One thing that does seem completely plausible is her decision to act like the other children in her class. I have heard that story many times from parents of gifted children.

But there are other things that bother me: why does she so completely buy into the idea that she has to hide her abilities. Yes, our society doesn't particularly like people of exceptionally high ability, and it is probably entirely too correct that denying her ability is much easier on everyone than using it. But the author seems to condone the idea when, in the end, he shows her going back to the regular classroom - with nothing exceptional being done to acknowledge or deal with her abilities. The message seems to be "act normal - that is the best way for everyone". It isn't good to be obviously too different.

All in all, this is a very problematic book, especially for young and brilliant girls.

The Devil in the White City by Erik Larson

I was trying to read this book in preparation for a book group. I knew before I bought it, that it wasn't really my type of book, but I was trying to broaden my vistas a bit. For me, the venture wasn't a success. The book may be well written - I don't seem to be an especially good judge of that - but the topics just don't appeal to me. I should actually qualify that. The topic of getting ready for the Chicago World's Fair might have, by itself, appealed to me. The power struggles between all of the major personalities, the architects, the engineers, the workers, are interesting to me. But the tale of the murderer is abhorrent. It is supposed to be abhorrent. It is supposed to be the horror that draws you into the unfolding story. But I just can't stomach it. It is just too disgusting, too nervewracking.

I wonder sometimes what the appeal of horror stories are for people. I hate them. I suppose it is a bit like the voyeuristic inclination we all seem to have when we come upon a car accident. We know that it isn't a good thing, but we eagerly look for the cars involved and assess in our own minds what the damage must have been (or is). But reading about a real life serial killer seems to be far beyond the curiosity evoked by a car crash. It feels sick to me to even be interested in such awful things. I am glad that other people seem to feel it necessary to do research on the motives and operations of a serial killer, but I want to have nothing to do with it. If that means I am avoiding reality and leaving an important historical event out of my knowledge, well, so be it. I, at least, plan to leave this book to others.

Back to teen lit for me. I sometimes wonder if I will ever have mature tastes.

Sunday, October 15, 2006

Tamora Pierce Again

Trickster's Choice and Trickster's Queen

I liked both of these books, but I must admit that, like most of her books I have read, I get bogged down in the battle and armament details and get much more caught up in the personal battles and character descriptions. I get so impatient with reading about just how the battles go. I suppose this must be appealing to a lot of her readers, as it seems to be a formula present in just about all of the Tortall books, but I find myself trying to skim over parts of the book just to find out how it all turns out.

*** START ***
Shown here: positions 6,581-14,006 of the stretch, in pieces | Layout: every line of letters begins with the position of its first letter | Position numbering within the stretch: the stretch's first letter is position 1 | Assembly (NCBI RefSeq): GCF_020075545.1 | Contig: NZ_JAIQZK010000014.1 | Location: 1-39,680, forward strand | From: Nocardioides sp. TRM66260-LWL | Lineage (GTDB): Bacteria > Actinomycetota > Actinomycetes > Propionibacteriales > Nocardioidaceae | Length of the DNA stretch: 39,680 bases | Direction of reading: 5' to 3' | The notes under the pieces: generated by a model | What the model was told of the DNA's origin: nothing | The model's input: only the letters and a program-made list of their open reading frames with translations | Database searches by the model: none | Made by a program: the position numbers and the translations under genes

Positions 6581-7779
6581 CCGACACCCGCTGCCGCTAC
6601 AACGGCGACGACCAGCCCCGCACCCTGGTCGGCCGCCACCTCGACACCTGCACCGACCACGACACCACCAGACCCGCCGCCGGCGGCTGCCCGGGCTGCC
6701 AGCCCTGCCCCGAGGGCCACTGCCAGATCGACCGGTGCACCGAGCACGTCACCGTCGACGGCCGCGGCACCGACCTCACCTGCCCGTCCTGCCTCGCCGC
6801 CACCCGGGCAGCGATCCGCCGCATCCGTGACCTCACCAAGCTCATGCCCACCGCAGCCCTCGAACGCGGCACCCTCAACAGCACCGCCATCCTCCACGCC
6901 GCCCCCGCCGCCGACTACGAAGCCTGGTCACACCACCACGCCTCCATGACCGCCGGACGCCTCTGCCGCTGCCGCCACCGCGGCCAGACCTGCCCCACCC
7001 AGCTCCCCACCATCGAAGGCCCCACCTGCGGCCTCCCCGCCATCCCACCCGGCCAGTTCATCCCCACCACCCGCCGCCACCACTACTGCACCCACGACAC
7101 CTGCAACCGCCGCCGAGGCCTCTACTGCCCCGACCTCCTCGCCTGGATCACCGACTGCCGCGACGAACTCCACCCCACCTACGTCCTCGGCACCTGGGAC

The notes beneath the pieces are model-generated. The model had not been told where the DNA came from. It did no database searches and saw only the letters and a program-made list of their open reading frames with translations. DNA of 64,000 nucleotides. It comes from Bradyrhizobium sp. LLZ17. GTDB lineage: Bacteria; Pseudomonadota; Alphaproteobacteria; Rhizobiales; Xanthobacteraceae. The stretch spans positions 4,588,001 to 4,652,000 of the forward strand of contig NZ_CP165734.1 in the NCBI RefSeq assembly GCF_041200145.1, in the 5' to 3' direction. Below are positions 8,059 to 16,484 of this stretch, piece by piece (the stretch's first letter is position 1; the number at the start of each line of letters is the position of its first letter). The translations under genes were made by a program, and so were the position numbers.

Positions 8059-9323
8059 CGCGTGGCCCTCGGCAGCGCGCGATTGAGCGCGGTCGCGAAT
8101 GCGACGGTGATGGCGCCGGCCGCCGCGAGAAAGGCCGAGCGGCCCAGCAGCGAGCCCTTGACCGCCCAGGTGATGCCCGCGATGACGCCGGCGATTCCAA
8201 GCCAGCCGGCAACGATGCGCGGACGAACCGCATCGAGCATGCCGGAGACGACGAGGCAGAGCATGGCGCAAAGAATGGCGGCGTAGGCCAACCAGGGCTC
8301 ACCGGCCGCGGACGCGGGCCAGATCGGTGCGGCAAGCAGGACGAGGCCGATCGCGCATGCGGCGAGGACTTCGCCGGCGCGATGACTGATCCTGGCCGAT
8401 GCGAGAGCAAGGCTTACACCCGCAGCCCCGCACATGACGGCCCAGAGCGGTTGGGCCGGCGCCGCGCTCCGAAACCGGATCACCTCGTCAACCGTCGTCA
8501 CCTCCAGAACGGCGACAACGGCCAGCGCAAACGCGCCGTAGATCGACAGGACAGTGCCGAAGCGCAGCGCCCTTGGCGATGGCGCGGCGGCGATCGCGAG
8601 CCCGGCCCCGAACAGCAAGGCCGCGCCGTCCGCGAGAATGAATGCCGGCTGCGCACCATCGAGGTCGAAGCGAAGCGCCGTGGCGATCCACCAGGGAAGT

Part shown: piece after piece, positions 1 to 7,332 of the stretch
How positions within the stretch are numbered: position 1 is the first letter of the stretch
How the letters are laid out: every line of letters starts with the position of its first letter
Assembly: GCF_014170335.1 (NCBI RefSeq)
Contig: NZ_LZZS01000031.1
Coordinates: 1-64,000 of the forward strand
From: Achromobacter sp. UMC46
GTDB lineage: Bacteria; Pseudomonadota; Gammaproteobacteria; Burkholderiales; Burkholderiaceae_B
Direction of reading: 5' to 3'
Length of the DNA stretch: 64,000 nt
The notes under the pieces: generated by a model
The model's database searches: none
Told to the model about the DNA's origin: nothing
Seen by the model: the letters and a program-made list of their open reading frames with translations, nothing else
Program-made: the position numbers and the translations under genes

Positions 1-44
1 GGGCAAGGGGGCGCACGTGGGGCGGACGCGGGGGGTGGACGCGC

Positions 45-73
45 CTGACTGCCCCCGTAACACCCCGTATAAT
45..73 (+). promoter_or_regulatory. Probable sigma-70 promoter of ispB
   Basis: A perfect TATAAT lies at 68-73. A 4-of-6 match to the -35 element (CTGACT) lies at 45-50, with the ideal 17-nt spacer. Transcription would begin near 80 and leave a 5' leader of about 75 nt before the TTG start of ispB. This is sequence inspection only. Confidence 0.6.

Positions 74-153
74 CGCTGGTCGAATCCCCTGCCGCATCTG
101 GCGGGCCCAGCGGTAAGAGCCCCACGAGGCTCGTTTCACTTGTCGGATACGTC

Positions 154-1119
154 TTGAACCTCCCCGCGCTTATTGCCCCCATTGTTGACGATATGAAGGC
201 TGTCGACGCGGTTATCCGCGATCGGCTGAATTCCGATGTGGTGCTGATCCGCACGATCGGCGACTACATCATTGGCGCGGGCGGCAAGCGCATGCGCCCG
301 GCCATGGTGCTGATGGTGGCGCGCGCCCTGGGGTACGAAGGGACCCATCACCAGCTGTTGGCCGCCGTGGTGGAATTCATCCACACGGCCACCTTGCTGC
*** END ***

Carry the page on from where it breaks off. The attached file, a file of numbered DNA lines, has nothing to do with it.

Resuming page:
That said, I did find Aly appealing. She always seems to be about three steps ahead of where I am thinking as I read the books. It is obvious that she is a very clever thinker, as far as strategy and planning goes - or at least she is more clever than I am so it appears to me that she is very clever. I like that. I also like that each of the major characters at the heart of Pierce's stories has slightly different strengths. Their general appeal is similar, but each one has something unique. Aly's is her talent for spying and intrigue.

The conflict between the raka - the darker skinned natives of the Copper Isles - and the luarin - the white nobles who invaded and conquered long ago - is also an interesting one. It parallels in some generic ways the conflicts between other historical light skinned invaders and their darker skinned subjects. The names and the dress style - moderately Asian sounding names and sarongs - are reminiscent of Hawaii, but the conflict itself appears so often in history that it is hard to tell if the author used Hawaii as a model or took a bit from many and various similar conflicts - white/Maori, white/Indian, white/African, white/Native American, etc. I suppose it is a tad politically correct that the emphasis is on getting both groups to accept each other, but, then again, it is probably the only realistic solution.

Side Note: I read a review somewhere that seemed to think that these would be the only books in this series, because Aly ends up safely back in Tortall. That isn't how the book ends. It ends with her staying in the Copper Isles, from what I can tell. That doesn't necessarily mean that there will be further books in the series, nor does it mean that there won't be. The door is still open for further books, but who knows.

Tuesday, October 10, 2006

Mind Candy

I have a large collection of cartoons, both regular and political. The collection ranges from Best Editorial Cartoons of 1974 to Peanuts and Asterix, and includes some cartoon books picked up in travels both in the US and abroad. I like to compare humor styles and I am especially excited when I find examples of humor that are localized - unique to a particular geographic region or cultural group (e.g., Footrot, a New Zealand cartoon strip). Also, for example, Tundra cartoons are interesting to me, because a good bit of their humor comes from people, animals, and situations that are especially applicable to Alaska. I have the complete collection of Gary Larson cartoons, which are absolutely great for a unit I do with upper elementary through middle school kids on making inferences. It is such a thrill for me when kids use the method (An Inference Is a Guess You Make - the early graphic organizer) to analyze Gary Larson cartoons and the meaning of the cartoon gradually becomes clear to them.

I am also especially fond of my complete Calvin and Hobbes collection, my nearly complete Zits collection, and my nearly complete For Better or For Worse collection. It would be wonderful if my salary kept up with my collecting interests.

Two of my more recent cartoon interests are Frazz and Get Fuzzy. New books from these strips will be discussed here.